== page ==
Since the beginning of the pandemic, Spanish banks have agreed to workforce adjustments that affect more than 15,000 jobs , either through incentivized exits or early retirement.
In a context of low profitability due to the negative interest rate environment, the sector has undergone various employment adjustments in recent years, sometimes derived from mergers between entities, or to adjust an oversized network and gain efficiency.
Rethink the business model
The pressure on the margins of the banking entities was exacerbated by the irruption of the coronavirus pandemic in Spain in March 2020, which has also accelerated trends such as digitization, which has led the supervisory authorities to insist that the entities they must rethink their business model to reduce costs and adapt to new consumer habits .
This has intensified the trend of reducing offices and investing in digital channels , a redistribution of networks that has usually been accompanied by job cuts.
CaixaBank and BBVA, the most recent
Since the coronavirus crisis erupted in Spain in mid-March 2020, various banking entities have agreed with workers’ representatives to adjust workforce processes that add up to more than 15,500 job terminations , either through incentivized exits or early retirement .
The last and largest of them all was the one signed this Thursday between CaixaBank and the unions for the integration of Bankia, which will involve 6,452 voluntary departures , 14.5% of the bank’s workforce, a plan that includes early retirements from the age of 52 and that from CCOO they assure that it is “the best ERE of the moment” in the financial sector.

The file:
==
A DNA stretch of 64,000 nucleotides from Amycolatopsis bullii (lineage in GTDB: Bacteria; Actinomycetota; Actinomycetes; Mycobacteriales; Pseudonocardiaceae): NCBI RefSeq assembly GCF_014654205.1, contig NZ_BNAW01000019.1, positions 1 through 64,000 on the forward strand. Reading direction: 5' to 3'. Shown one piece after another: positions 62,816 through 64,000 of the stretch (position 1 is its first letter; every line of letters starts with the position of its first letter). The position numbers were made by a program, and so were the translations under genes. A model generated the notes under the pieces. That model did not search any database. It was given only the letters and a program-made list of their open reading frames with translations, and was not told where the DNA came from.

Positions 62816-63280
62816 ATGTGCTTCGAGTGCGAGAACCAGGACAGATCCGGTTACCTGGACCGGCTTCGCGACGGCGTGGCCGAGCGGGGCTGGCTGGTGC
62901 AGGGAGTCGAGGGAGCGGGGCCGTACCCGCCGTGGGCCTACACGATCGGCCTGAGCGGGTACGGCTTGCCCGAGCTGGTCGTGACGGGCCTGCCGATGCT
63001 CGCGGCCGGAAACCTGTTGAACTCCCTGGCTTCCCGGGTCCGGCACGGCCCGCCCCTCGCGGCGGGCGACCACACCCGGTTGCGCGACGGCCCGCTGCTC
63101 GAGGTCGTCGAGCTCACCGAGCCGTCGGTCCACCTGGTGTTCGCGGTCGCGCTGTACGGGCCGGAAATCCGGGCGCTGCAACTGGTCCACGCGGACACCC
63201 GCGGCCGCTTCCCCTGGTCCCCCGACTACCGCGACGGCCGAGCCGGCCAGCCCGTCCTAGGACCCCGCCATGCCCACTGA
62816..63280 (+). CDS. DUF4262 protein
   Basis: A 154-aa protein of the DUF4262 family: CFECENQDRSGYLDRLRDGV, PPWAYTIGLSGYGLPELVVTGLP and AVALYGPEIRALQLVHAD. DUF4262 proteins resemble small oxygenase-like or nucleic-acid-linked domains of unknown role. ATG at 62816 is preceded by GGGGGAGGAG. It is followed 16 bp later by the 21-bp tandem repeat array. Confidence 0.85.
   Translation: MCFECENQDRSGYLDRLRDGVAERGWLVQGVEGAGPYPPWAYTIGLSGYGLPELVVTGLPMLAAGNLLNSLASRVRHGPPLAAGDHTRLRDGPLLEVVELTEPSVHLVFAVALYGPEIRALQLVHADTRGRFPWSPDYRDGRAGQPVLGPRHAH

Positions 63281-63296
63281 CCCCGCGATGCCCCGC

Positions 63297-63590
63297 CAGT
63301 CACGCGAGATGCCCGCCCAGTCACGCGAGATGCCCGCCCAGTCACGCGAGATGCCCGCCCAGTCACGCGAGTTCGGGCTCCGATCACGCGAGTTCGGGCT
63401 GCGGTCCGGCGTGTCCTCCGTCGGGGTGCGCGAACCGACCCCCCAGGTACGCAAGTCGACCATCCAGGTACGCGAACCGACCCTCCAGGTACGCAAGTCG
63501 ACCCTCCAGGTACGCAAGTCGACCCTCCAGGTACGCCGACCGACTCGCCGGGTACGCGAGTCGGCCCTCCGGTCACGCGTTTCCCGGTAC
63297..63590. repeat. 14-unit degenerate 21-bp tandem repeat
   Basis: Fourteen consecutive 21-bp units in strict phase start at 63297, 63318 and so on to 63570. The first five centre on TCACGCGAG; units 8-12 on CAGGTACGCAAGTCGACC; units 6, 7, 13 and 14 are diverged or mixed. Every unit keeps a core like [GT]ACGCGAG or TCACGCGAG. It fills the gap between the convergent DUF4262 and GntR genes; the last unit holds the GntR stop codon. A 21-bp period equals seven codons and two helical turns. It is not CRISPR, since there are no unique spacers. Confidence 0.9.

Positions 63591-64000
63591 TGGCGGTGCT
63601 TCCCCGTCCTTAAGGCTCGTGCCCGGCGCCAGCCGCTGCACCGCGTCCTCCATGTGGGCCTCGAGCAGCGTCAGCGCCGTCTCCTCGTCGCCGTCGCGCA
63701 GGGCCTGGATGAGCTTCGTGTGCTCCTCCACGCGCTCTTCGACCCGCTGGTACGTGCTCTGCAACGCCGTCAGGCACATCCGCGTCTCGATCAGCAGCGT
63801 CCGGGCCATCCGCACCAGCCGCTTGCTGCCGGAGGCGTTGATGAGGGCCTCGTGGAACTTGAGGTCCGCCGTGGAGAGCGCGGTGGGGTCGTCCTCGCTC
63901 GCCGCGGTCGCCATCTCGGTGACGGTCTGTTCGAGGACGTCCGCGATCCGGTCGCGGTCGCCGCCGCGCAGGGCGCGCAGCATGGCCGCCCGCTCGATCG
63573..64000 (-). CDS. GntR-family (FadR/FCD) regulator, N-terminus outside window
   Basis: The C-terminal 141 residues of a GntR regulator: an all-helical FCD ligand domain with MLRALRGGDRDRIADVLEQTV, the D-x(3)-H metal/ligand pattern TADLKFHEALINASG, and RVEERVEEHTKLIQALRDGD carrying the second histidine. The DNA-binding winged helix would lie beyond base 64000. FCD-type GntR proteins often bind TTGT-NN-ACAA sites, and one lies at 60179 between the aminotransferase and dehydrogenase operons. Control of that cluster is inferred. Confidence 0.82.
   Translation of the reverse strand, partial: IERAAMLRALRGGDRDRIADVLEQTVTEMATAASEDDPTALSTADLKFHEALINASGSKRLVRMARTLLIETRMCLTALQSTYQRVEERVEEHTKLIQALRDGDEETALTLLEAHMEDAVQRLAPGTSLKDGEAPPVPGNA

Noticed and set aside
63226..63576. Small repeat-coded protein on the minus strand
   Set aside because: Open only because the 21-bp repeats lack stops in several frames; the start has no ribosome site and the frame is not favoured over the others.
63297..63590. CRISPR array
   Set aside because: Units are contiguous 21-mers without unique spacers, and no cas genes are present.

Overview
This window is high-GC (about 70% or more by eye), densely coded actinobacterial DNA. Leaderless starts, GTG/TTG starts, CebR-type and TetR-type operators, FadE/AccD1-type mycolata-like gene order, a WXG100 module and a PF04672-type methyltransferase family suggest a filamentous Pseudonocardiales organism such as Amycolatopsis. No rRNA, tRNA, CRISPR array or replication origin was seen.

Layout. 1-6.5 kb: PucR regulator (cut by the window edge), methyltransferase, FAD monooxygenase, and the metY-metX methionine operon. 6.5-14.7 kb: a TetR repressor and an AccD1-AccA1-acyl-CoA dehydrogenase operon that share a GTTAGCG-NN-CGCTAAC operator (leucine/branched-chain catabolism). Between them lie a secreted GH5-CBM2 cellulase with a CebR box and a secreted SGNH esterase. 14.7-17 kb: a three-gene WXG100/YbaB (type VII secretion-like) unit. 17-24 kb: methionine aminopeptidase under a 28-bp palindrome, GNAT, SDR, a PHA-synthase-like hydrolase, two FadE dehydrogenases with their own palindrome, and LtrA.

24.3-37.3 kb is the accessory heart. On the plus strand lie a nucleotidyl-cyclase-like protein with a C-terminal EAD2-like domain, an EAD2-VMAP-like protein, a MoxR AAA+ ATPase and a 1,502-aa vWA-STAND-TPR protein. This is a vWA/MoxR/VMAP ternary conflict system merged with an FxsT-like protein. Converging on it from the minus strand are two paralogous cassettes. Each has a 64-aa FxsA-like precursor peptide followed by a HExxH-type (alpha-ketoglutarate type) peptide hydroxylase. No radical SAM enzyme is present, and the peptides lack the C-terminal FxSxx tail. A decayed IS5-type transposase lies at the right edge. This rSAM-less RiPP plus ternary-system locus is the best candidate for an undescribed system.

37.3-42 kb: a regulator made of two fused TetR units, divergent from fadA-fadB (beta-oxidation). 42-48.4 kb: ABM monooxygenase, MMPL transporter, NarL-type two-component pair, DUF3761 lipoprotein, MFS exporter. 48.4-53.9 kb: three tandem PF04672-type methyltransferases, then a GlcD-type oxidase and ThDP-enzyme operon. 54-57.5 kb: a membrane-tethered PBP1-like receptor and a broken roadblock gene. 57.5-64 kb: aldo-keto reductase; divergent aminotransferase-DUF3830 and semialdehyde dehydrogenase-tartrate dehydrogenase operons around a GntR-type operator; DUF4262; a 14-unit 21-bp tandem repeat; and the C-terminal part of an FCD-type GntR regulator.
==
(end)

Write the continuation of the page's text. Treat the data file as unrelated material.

Just a month ago, BBVA and the workers’ representatives closed another ERE to amortize 2,725 jobs , to which are added 210 incentivized leaves of absence. The agreement allows early retirement from the age of 50 and more than 4,000 employees have already signed up for an adhesion process that has not ended.
The rest of the entities add more than 6,000 extinctions
For its part, Banco Santander agreed in December an ERE to pre-retire from the age of 50 to 3,572 workers . The latest data from the monitoring commission indicates that 93% of the departures have already been executed.
Banco Sabadell did not carry out an ERE, but a voluntary early retirement plan for 1,800 employees . Said program was agreed with the unions in December 2020 and was fully executed at the end of March.
It is not ruled out that the entity makes an employment adjustment in the future, as the new strategic plan, presented last May, contemplates a cost reduction of 100 million euros in all ways, including personnel restructuring. The cost reduction will begin to be implemented, at the latest, in the first half of 2022.
Likewise, at the end of last year Ibercaja Banco announced an employment adjustment, which in this case means the departure of 750 workers and which the entity plans to complete in June 2022.
Abanca also agreed with the unions 190 early retirements for the integration of Banco Caixa Geral. In this case, the adjustment was announced before Covid-19, at the end of February 2020, although the agreement was reached in mid-April, in a state of alarm. The bank chaired by Juan Carlos Escotet has also acquired Bankoa and Novo Banco, although no further adjustments are foreseen for the moment.
In this scenario, the employment adjustment that will take place in Unicaja Banco after the absorption of Liberbank is pending negotiation, an operation that has just received a ‘green light’ from the National Markets and Competition Commission (CNMC) and that should be completed in the next few weeks.
It will be after receiving the regulatory authorizations when the group is in a position to explain in detail the final impacts of the operation, negotiating the possible measures that affect the workforce with the workers’ representatives. The president of Unicaja Banco, Manuel Azuaga, has reiterated on several occasions that the measures that may affect the workforce due to the merger will be analyzed rigorously and with the greatest possible agreement between the parties.
On its side, Bankinter remains on the sidelines of mergers and its financial director ruled out last April that the bank was going to cut its staff “in the present or in the future” .
All the aforementioned adjustments show a combined figure of 15,509 extinctions, which amount to 15,700 if Abanca’s early retirement plan is taken into account, according to data collected by Europa Press.